23 March 2012

Tsunami preparedness briefing on Capitol Hill stresses disaster education

Posted by kramsayer

Scientists discuss lessons learned from the March 11, 2011 tsunami in Japan at a congressional briefing sponsored by the American Geophysical Union. (Credit: AGU)

A year after the tsunami that devastated the Japanese coastline, the United States still needs to ramp up its tsunami preparedness, experts say.

Scientists at a March 21 Capitol Hill briefing in Washington, D.C., stressed the importance of detecting tsunamis before they reach coastlines and educating the public on tsunami dangers. The briefing was held for members of Congress and their staffers.

Eddie Bernard, director of NOAA’s Pacific Marine Environmental Laboratory (PMEL) in Seattle, Wash., spoke to the need for early detection in order to save lives. One way of keeping an eye out for tsunamis is a buoy system called Deep-ocean Assessment and Reporting of Tsunamis (DART), Bernard said. The buoys, deployed in regions with a history of tsunamis, detect seismic waves and send the information via satellite to researchers.

The laboratory developed and deployed the first DART buoy off the coast of Oregon in 1995. Fifty-seven buoys will be deployed in total by the end of this year. The United States owns 40 and Australia, Chile, Indonesia, Thailand, Russia, and India own a combined total of 14. Japan agreed to purchase three buoys following last year’s tsunami. The system has become an international effort, Bernard said, and the buoys now ring most of the Pacific Ocean. Up-to-date information on wave heights is given for most buoys on the DART website.

“The bonus here is [the buoys] are all standard. Everybody can use other people’s data,” he explained. “That’s part of the international cooperation that I think is so important.”

The next step for the buoys might be relocation, Bernard said. Currently, the buoys sit about 20 minutes away from tsunami source areas, meaning there is about a 20-minute delay before wave height information is relayed to researchers. A shorter distance would mean shorter warning times, and potentially more lives saved.

But detection is only one step in tsunami preparedness.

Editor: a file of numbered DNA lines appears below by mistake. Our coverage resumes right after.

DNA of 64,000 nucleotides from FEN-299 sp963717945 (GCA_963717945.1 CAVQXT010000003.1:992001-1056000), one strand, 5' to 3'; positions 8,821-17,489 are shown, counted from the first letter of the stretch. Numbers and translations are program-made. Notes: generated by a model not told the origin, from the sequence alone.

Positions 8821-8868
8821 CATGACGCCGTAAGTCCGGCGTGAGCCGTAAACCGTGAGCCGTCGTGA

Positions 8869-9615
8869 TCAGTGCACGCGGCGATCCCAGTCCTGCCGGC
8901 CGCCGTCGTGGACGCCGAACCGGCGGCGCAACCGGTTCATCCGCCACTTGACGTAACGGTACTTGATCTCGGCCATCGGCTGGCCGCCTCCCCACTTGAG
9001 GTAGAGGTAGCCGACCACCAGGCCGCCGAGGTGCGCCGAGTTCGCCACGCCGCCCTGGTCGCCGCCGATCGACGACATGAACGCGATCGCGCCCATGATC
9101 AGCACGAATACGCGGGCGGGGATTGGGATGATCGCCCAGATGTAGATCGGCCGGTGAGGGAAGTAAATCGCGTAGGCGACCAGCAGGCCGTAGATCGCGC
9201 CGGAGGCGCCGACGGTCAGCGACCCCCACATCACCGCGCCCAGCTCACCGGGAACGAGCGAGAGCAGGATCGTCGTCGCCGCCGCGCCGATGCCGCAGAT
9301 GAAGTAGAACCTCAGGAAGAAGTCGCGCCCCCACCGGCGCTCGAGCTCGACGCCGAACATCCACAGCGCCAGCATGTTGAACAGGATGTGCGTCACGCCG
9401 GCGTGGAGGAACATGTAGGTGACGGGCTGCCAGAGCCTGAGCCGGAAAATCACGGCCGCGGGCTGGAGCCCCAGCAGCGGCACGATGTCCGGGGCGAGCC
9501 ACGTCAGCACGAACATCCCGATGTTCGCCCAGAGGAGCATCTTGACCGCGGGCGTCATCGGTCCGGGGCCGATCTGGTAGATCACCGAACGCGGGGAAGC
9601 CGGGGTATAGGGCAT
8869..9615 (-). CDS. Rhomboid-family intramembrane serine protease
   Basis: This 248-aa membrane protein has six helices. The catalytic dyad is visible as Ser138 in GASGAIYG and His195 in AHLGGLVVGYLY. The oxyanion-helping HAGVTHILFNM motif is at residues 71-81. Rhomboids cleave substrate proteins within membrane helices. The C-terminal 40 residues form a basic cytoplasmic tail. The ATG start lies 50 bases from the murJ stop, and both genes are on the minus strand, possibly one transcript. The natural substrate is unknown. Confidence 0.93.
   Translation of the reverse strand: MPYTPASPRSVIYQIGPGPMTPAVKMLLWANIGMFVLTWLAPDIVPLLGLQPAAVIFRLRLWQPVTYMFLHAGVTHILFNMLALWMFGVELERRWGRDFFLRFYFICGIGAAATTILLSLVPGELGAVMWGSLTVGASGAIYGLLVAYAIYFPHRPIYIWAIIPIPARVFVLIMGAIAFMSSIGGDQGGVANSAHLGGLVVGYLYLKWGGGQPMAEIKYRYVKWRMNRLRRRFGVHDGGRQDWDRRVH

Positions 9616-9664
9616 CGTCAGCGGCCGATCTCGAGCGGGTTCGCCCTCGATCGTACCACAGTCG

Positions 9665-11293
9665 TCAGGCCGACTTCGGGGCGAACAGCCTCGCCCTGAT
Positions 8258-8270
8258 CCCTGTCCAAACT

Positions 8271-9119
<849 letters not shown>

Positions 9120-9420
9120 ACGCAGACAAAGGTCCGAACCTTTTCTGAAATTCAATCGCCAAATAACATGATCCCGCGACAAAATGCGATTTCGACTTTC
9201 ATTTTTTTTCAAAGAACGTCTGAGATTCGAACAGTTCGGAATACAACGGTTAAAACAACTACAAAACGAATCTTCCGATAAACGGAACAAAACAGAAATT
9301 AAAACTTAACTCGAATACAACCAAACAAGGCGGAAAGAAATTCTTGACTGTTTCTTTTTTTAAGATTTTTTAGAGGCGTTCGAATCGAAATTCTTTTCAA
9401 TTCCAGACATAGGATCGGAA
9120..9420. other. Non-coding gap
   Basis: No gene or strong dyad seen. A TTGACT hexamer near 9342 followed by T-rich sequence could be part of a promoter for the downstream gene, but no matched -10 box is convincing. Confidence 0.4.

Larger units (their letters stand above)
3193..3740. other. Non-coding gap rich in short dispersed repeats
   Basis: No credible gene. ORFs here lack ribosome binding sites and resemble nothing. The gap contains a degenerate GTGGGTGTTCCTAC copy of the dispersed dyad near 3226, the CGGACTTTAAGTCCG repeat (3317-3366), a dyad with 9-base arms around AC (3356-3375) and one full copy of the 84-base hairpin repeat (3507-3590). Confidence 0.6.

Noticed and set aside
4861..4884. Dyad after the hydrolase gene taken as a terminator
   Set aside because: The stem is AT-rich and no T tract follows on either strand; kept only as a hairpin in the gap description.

“Detection and forecasting alone don’t save lives and property,” said John Orcutt, professor of geophysics at Scripps Institution of Oceanography in La Jolla, Calif., and another speaker at the briefing, sponsored by the American Geophysical Union and several other organizations.

“It didn’t help in Japan a great deal.”

What did help, Orcutt said, were proper risk assessments of potential flooding and damage and education programs about tsunami threats and evacuation procedures. It’s a lesson that should be applied in the United States, he added.

“This is one of the most crucial parts for preparedness in the United States – not necessarily the advances in technology – but actually investing in learning,” Orcutt said.

One area of high tsunami risk for the United States and Canada is the stretch of coastline in the Pacific Northwest that includes Northern California, Oregon, Washington, and British Columbia. Just offshore is a major fault called the Cascadia Subduction Zone, which scientists estimate could produce earthquakes of magnitude 9 or greater and could result in a potentially devastating tsunami.

Tsunami education leads to decreased panic and more efficient evacuation, said John Schelling, the earthquake and tsunami program manager for the Washington State Emergency Management Division and another briefing speaker. Thanks to a tsunami education program, plus warnings from DART, Washington State officials were able to evacuate only specific communities in danger after the Japanese earthquake – as opposed to calling for mass evacuations of the coast, the program manager said.

“Because our local responders had trained, and our communities had practiced, people were able to get to safety with no issues,” Schelling said.

With locally-triggered tsunamis, such as ones that could originate just off the Washington coast, there might only be a five-minute warning before the waves hit shore, he said. This renders early warning systems ineffective and makes education all the more important.

“There’s no warning system on…this Earth that’s going to get people any type of warning in that amount of time,” he said. “The only thing that’s going to save lives in these events is if people understand where they are in relation to high ground, and know the appropriate action to take.”

Education of the general public is not an easy task, Schelling acknowledged, especially when a large portion of the United States’ population does not live in a tsunami-prone area.  But even those people occasionally visit, he said. Lessons learned from tsunami education could also be applied to any flooding situation, even those caused by heavy rains or hurricanes, Schelling added.

“There is no one flyer, no one commercial that’s going to reach all of these audiences,” he said. “They all have to be engaged individually, and they have to be approached with something that shows what’s in it for them.”

Eric Villard, AGU science writing intern